nguyen ha van

I spent most of my one full day in Hanoi with Van. My original plan was to look at some paintings, with the hope of finding something to bring home. That’s how Van and I spent the first part of our day, and I did completely fall in love with one painting by an artist named Nguyen Dinh Quang, but it was priced at $3,000 and too big for my home.

It was a very simple painting of a few pieces of fruit laid out on a big silver table. In the background was a chair beside a window. Outside the window was nothing but a silvery-white fog, painted to match the flat surface of the table. It was the only painting of his that I saw that was not dominated by red and gold, which seem to be the standard colours of Vietnamese laquer painting. (They are the national colours after all)

Much of what I saw in red and gold – by many artists – was beautiful to be sure, but in each gallery you see so much of these colours that it’s the other paintings – other colours – that tend to stand out. In the end, I bought a small still life by a different artist. I may regret not buying the Nguyen Dinh Quang painting, but maybe I’ll have another chance to see his work someday.

After our little gallery tour, Van brought me to a nice city park, where we strolled and sat for a couple of hours, watching boats move lazily on the small lake there. Van asked me if I would sing to her for some reason, which I only agreed to as payment for her excellent motorbike services.

It’s a truly beautiful thing to ride behind a pretty girl on two wheels, catching the gentle smell of her hair as she negotiates death-defying merges and fleeting gaps between buses and cars.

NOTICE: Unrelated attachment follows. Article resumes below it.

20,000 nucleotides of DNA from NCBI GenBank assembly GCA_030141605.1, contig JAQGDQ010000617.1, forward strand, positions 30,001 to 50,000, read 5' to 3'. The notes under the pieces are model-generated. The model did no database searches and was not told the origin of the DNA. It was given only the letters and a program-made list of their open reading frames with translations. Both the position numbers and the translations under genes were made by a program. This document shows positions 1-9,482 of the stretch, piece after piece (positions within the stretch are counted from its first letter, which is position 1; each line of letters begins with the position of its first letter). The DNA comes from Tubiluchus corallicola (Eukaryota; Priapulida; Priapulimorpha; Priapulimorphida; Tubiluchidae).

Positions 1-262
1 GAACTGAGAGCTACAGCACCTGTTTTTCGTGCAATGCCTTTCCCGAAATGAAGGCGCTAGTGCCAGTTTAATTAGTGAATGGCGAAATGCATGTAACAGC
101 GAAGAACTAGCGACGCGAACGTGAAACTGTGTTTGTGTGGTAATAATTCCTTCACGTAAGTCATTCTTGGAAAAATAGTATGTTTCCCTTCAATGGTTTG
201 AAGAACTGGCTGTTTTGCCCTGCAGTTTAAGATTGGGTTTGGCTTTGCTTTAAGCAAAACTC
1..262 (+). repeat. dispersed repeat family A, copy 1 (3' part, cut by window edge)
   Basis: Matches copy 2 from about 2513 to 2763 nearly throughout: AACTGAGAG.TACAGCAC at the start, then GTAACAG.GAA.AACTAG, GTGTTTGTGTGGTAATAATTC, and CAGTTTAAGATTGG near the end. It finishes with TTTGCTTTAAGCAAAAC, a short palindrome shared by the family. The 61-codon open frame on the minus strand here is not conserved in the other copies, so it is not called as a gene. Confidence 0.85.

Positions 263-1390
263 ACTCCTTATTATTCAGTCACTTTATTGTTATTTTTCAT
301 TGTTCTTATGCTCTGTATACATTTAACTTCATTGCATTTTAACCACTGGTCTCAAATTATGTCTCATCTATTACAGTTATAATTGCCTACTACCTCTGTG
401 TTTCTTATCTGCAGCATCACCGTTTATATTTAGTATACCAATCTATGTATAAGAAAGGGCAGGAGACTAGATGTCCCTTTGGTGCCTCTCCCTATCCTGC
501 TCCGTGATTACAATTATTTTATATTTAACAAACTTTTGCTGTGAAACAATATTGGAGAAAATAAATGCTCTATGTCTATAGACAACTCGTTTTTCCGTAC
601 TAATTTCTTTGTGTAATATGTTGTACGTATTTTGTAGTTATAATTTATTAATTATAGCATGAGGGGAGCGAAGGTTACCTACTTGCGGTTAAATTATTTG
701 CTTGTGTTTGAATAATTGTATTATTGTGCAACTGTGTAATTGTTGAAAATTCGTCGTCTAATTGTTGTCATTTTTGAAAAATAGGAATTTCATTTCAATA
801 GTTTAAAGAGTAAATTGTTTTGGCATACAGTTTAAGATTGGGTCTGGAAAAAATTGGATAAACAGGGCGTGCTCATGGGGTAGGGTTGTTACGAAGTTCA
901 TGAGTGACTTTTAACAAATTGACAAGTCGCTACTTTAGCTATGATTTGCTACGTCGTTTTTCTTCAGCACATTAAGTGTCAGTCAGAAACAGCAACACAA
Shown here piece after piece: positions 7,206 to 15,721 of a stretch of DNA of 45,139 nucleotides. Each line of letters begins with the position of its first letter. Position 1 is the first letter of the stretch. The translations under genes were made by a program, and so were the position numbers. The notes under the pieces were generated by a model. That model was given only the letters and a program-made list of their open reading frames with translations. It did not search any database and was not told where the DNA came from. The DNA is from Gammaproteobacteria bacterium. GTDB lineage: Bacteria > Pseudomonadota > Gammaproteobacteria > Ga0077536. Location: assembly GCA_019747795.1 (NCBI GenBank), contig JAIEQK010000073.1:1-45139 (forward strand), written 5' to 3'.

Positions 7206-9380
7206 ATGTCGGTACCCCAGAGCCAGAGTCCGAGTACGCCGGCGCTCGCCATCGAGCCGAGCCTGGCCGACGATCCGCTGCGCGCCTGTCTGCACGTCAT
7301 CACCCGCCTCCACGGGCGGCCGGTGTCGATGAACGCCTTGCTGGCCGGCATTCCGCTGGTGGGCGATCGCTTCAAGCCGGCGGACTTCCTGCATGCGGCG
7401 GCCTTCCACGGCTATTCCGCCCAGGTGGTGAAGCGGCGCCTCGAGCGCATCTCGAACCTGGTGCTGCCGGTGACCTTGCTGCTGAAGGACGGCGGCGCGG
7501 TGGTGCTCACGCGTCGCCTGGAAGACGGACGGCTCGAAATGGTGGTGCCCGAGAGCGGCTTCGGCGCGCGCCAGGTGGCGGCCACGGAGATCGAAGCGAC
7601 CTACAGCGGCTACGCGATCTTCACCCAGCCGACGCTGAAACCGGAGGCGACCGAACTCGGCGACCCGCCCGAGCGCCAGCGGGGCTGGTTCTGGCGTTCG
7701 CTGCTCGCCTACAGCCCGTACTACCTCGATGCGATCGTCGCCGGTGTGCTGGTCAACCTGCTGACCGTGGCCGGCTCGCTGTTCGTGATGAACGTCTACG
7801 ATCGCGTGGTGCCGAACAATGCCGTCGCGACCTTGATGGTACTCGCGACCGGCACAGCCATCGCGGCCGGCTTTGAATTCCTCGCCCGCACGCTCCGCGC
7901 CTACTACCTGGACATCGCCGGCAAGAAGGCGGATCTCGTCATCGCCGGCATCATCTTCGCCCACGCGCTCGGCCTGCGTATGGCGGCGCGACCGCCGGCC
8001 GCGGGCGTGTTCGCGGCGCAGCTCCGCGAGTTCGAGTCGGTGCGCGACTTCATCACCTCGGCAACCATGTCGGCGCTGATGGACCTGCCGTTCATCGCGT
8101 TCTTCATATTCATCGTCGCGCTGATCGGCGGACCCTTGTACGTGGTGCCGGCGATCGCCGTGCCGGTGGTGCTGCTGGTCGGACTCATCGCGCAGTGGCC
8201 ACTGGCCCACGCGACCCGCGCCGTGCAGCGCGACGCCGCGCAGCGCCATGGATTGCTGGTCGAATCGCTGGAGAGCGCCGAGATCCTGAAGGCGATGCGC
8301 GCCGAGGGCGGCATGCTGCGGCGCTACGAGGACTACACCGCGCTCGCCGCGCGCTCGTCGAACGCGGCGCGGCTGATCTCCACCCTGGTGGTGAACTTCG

When I tried to think of things to sing to her, the only songs that came to mind were by the Drifters. The only sensible explanation for this is that I’ve heard their songs sung a capella before. I chose Stand By Me, Up On The Roof and Under The Boardwalk, stopping between bars to repeat and explain the lyrics.

From the park, we went to the home of Van’s “sister” (actually childhood friend) Nga, where we drank tea and had a strangely serious conversation. Nga greeted me with the question, “When I hear you are an American, do you know what I think of?”


“That period about 30 years ago. Do you know what I mean?”

“Of course. I also think about that quite a lot when I’m in Vietnam.”

She talked in a very obviously loving way about ‘Uncle Ho’ (Chi Minh). Her birthday is one day before his, and she grew up feeling like his grandchild. Her obvious love for him is shared by everyone here in a way that’s amazingly present and real. Tears well up in their eyes.

After tea at Nga’s house, Van and I went to the Highland Cafe, on the edge of West Lake – the biggest of the nine lakes in Hanoi – where we drank fruit juices and watched the sunset. Then it was back to the Old Quarter for beef pho and ice cream – ‘chip chocoloate’ for her, coconut for me.

Finally, we wandered back to the Internet cafe where she works and chatted for a while with her friend Nhung.

Van is a 23-year-old computer student who has never travelled on an airplane, never been outside her country or visited many places within it – not south to Saigon or Hoi An, Hue or Na Trang, nor north to Sapa and the mountains. Even in her own city, she has never eaten Thai, French, Chinese or Italian food, which are all found in abundance – only Vietnamese.

She’s a student of the Internet age, however, who will graduate this summer with a firm footing in Java, PERL, ASP and C# (looks like Vietnam is gearing up to be another source for the outsourcers). So her tech skills are way beyond my own, and when it comes to getting around the city of Hanoi, I could not have asked for a better teacher and tour guide.